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Digital product management overview

Digital product management (DPM) is a practice within an organization that uses digital technology to create and sell products and services. Product management exists in both software companies and traditional companies that offer physical products and services. 

Digital Product Management is an interesting and challenging field that has been attracting a number of talented individuals from across the globe. Being a digital product manager requires years of experience in your market and deep understanding of what drives your customers to use your products.

Digital Product Management is all about defining what the customer wants, what value you are offering to them and what it will take to set your company apart from your competitors.

Digital Product Managers are responsible for what the user sees and what actions they take on a website or within an app. They have to clearly define what each action means so all parties involved know what is going on at every stage of the process.

The core difference between DPM and what we typically refer to as “traditional” product management is the customer relationship: rather than selling physical products to retail customers, DPM sells what could be referred to as virtual products or services directly to businesses, which can include small businesses or large enterprises such as banks or insurance providers.

Digital product managers face both unique challenges and opportunities when compared with what we typically refer to as “traditional” product managers. This stems from differences in what they are selling (digital vs physical goods), what they are selling it to (businesses vs retail customers) and what marketing channels they use to sell their goods or services (typically Enterprise Marketing Automation, Customer Relationship Management systems, Business Intelligence platforms, etc).

The benefits of structuring products as subscription-based service offerings include recurring revenue streams, predictable cash flow for the company, ability to upsell customers on additional features or complementary products or services. The downside is that customers are much less likely to be loyal to a single vendor since the switching costs are lower.

DPM’s do not work directly with either sales teams or end users at most companies. Instead, their primary interfaces are usually business stakeholders in the respective organizations including executives, project managers and department managers or directors. In addition, DPM’s interact with both internal and external developers who are often tasked to create or enhance what the product manager is trying to deliver.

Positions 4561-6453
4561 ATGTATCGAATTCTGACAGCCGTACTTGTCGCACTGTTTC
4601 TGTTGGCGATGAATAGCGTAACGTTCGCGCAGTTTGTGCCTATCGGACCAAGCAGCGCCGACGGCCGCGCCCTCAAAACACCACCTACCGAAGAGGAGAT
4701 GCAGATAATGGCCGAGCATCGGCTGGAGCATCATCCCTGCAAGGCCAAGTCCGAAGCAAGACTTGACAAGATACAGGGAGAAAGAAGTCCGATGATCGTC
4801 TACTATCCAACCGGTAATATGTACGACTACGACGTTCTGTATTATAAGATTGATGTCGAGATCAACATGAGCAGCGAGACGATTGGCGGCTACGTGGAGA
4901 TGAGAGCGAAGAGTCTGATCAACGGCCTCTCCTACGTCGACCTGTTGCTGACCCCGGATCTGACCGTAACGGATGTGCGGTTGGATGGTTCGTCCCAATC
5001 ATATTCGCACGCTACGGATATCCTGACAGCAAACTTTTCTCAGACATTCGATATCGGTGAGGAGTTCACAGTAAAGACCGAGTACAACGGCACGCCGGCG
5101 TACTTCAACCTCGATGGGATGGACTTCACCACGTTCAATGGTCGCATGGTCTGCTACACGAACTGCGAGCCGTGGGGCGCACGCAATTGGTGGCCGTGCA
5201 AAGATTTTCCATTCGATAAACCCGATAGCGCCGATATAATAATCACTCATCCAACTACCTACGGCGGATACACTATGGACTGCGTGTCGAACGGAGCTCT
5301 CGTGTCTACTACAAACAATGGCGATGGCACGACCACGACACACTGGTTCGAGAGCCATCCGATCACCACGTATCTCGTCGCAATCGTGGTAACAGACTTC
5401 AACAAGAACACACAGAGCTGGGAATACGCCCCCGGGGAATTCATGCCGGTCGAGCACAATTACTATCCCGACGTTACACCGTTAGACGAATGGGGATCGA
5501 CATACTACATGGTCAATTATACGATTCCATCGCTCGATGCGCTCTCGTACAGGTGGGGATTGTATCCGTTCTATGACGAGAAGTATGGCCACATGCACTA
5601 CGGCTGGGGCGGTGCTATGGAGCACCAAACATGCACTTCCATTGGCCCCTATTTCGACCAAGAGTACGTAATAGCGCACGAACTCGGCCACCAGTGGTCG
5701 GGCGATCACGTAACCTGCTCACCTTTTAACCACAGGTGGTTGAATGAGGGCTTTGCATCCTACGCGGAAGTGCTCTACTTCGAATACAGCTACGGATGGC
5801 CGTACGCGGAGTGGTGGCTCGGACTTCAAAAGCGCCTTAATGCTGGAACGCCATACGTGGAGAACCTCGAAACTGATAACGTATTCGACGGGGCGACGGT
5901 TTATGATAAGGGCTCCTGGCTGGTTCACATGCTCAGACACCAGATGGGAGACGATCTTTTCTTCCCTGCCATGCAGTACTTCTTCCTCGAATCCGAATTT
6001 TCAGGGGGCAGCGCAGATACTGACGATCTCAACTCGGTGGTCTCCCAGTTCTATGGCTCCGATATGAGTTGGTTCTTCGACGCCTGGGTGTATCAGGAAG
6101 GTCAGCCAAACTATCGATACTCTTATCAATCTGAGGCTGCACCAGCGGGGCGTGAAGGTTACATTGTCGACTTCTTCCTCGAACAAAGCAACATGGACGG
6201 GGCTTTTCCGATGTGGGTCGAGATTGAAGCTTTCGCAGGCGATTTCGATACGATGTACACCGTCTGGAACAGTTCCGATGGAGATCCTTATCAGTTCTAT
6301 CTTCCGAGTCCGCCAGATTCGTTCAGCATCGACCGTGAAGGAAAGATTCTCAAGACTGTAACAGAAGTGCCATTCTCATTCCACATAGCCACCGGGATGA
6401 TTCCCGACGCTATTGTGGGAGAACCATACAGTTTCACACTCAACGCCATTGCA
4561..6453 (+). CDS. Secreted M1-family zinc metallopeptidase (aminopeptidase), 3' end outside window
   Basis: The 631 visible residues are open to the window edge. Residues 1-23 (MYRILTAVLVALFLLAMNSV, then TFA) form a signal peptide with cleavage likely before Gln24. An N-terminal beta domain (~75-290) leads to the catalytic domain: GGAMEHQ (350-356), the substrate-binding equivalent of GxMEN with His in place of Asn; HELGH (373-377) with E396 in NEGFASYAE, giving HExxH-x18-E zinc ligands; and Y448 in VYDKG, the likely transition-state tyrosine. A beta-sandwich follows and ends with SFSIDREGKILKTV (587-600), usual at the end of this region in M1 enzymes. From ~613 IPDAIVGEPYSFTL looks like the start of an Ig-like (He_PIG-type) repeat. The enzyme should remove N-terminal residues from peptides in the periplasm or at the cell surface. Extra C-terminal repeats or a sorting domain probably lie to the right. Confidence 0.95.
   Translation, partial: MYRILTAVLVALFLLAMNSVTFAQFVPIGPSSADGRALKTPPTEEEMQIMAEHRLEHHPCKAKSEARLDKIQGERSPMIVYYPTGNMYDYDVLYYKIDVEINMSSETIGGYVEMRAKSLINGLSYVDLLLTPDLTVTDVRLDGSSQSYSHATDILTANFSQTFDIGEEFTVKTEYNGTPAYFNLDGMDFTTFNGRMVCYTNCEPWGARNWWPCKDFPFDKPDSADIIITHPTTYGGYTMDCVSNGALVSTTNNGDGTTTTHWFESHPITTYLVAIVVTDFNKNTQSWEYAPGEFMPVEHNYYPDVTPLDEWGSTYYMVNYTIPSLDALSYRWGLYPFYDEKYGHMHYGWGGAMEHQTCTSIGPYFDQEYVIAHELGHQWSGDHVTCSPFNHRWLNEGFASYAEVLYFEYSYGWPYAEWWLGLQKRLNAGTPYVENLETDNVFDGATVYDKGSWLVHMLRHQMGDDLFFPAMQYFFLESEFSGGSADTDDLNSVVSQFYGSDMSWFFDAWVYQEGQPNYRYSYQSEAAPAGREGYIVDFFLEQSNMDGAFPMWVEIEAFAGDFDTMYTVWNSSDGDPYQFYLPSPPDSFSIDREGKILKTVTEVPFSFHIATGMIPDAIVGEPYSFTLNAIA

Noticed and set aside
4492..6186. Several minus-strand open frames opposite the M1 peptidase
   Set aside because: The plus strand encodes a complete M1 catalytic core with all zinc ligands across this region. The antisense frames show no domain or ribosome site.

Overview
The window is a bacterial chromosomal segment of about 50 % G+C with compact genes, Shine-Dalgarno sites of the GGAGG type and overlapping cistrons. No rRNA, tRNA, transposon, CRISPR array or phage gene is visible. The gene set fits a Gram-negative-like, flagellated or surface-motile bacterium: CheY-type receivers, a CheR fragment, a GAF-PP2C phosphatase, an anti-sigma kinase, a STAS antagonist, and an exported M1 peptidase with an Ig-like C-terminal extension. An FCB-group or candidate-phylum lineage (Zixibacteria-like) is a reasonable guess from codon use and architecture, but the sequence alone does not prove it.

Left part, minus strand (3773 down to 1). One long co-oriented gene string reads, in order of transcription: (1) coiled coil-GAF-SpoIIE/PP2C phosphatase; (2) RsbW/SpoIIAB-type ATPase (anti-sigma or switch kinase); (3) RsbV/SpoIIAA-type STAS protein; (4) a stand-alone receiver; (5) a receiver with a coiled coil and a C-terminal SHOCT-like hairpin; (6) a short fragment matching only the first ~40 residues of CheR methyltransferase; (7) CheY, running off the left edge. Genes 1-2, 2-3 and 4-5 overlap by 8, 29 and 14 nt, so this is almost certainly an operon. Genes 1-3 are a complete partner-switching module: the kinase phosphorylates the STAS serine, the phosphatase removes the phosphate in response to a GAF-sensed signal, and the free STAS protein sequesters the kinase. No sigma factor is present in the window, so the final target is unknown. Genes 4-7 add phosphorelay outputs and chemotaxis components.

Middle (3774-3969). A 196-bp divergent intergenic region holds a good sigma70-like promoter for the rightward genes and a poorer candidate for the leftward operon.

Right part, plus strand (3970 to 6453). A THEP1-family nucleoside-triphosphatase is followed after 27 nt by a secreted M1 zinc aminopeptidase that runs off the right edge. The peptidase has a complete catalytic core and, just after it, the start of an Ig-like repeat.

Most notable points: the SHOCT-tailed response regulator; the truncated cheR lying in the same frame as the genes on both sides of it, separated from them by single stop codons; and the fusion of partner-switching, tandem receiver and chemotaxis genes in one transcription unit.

In many organizations, the DPM reports directly to a C-level executive such as a CEO, president or vice president. Line management directly above the DPM usually consists of directors of engineering, product development and/or R&D. 

At smaller companies, this person may also be referred to as a Chief Technical Officer (CTO) or Chief Innovation Officer (CIO). Depending on company structure and process maturity, roles may overlap between business stakeholders and technology leaders such as CEOs driving the strategy around what products to create next for their customers while simultaneously having highly technical backgrounds themselves. 

For example, SpaceX founder Elon Musk has a degree in physics and is CEO of Tesla Motors, where he oversees the company’s electric car manufacturing.

– what is digital product management

– What kind of companies hire people for this position?

What does a Digital Product Manager do on a day to day basis?

The typical role of a DPM within an organization can vary depending on whether you’re working as an employee (or contractor) at a smaller company such as Basecamp (creator of project management platform “Basecamp”) or IDEO; or as part of the product team at a large corporation such as Microsoft or Apple.

Although some may argue that there are fundamental differences between what it means to be a PM at Google versus Facebook, both examples will be addressed as they represent larger companies offering Digital Product Management as a role.

The common thread between what it means to be a DPM at both types of organization is that their primary focus is on what could/should be, and what needs to be built in order to create the best user experience possible. 

A PM at Basecamp may decide that what is needed is for project managers and non-technical individuals to easily upload files into a new “folder” within the platform versus what existed before (a folder being an outdated idea from the age of hard drives), whereas a PM at Apple may determine what’s next for iOS by envisioning what would make the best smartwatch on the market.

This allows for any number of hypotheses to be tested, with what makes it to launch being based on what can realistically be created.

Another similarity between the two is that neither job role tends to have a hard-set road map or plan for what is being built and why. With products constantly changing thanks to updates, new releases, user feedback, market needs/trends, etc., there simply isn’t enough time in the day to create an all-encompassing roadmap. That’s where your team of stakeholders come into play—yesterday’s roadmap is today’s “should”, since what was decided upon may no longer make sense for how the product has grown/changed/been updated.

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